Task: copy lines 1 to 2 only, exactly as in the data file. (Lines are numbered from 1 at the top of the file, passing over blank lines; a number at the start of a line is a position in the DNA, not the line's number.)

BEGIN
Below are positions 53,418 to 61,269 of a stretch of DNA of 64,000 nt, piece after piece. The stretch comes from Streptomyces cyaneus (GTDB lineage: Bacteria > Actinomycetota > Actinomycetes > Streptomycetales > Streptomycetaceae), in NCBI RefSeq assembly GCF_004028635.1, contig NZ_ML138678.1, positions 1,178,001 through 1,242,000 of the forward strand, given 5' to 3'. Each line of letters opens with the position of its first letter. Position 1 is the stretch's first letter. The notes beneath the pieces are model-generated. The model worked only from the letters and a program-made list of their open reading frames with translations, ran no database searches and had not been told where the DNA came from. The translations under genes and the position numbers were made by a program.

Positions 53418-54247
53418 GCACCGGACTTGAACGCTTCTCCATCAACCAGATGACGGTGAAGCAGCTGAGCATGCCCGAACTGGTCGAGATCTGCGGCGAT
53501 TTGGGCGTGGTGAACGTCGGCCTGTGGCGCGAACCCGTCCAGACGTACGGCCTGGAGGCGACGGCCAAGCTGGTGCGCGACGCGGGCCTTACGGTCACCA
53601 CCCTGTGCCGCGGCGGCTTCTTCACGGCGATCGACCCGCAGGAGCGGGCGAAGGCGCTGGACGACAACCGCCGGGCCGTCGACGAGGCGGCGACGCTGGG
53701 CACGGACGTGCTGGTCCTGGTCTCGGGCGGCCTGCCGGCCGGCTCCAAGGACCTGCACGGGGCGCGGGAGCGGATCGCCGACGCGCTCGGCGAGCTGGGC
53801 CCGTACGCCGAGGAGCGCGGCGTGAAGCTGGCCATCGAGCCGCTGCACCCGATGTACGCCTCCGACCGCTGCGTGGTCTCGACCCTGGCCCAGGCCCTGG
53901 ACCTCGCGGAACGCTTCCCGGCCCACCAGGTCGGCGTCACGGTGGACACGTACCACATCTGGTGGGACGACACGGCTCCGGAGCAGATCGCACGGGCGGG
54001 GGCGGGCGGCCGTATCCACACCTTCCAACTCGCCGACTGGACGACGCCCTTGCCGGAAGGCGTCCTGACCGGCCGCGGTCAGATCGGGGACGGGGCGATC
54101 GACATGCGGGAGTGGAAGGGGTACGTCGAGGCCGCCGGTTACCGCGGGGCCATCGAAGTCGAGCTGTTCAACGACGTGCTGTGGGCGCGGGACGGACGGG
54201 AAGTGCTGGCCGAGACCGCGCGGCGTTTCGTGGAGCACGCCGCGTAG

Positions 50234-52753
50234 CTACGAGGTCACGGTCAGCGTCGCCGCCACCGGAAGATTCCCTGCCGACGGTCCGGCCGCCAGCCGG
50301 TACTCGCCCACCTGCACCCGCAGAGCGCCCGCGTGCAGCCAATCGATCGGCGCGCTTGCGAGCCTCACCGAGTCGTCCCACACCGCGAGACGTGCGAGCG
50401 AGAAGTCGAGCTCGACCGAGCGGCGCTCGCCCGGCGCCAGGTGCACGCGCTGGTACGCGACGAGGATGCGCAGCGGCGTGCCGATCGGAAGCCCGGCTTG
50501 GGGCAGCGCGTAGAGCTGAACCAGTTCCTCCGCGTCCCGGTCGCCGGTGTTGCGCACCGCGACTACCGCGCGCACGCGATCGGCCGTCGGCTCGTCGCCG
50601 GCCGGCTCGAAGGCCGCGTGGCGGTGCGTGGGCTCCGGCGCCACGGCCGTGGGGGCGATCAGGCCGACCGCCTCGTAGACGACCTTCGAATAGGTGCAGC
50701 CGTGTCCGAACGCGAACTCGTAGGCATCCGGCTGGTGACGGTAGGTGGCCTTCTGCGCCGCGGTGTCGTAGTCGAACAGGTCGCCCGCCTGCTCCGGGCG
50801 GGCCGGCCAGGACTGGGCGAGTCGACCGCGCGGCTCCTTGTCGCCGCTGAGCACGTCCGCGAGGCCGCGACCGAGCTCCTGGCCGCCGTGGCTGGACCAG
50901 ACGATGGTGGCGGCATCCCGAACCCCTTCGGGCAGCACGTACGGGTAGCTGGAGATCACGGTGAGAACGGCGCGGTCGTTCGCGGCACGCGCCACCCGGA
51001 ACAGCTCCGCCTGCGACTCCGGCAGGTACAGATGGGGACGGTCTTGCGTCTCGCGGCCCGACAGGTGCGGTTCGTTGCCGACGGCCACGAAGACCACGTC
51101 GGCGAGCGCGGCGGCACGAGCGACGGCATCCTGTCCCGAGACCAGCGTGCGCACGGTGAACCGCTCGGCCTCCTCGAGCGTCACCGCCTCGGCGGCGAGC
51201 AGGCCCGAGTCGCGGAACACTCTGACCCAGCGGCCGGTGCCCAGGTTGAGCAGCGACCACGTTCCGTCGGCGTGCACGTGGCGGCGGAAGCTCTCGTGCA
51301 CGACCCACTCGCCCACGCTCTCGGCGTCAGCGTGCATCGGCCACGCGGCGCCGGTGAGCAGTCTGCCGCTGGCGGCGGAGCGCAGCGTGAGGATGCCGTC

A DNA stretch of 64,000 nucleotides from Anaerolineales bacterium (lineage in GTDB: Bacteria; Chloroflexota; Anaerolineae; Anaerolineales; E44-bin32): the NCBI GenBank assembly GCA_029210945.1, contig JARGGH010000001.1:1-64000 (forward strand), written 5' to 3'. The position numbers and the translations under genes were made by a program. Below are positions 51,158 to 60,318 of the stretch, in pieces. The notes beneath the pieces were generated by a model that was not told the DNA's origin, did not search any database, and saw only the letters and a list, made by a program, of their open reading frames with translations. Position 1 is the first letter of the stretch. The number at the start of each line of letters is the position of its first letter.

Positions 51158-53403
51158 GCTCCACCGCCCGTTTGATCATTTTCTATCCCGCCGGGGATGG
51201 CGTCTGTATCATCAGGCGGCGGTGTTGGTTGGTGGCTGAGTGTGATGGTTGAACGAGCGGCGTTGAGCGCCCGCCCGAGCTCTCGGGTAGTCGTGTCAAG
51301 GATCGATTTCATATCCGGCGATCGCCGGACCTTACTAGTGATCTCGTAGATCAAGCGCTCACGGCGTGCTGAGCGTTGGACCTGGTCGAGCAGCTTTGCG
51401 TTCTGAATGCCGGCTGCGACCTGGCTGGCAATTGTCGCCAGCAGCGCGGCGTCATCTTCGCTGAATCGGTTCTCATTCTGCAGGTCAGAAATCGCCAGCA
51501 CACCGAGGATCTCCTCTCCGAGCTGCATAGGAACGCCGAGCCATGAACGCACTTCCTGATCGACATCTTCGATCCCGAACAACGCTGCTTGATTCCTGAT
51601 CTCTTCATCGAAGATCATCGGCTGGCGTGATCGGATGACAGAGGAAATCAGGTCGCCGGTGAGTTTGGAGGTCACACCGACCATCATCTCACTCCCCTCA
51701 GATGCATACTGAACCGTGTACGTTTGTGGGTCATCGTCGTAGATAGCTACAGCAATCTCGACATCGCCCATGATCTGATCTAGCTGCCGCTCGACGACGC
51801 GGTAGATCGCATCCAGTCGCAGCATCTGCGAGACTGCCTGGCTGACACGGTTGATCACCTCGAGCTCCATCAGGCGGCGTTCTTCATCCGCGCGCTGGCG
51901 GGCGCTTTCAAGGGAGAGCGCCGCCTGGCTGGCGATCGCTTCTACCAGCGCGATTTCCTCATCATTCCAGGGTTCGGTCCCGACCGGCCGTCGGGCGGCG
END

Below are positions 53,418 to 61,269 of a stretch of DNA of 64,000 nt, piece after piece. The stretch comes from Streptomyces cyaneus (GTDB lineage: Bacteria > Actinomycetota > Actinomycetes > Streptomycetales > Streptomycetaceae), in NCBI RefSeq assembly GCF_004028635.1, contig NZ_ML138678.1, positions 1,178,001 through 1,242,000 of the forward strand, given 5' to 3'. Each line of letters opens with the position of its first letter. Position 1 is the stretch's first letter. The notes beneath the pieces are model-generated. The model worked only from the letters and a program-made list of their open reading frames with translations, ran no database searches and had not been told where the DNA came from. The translations under genes and the position numbers were made by a program.

Positions 53418-54247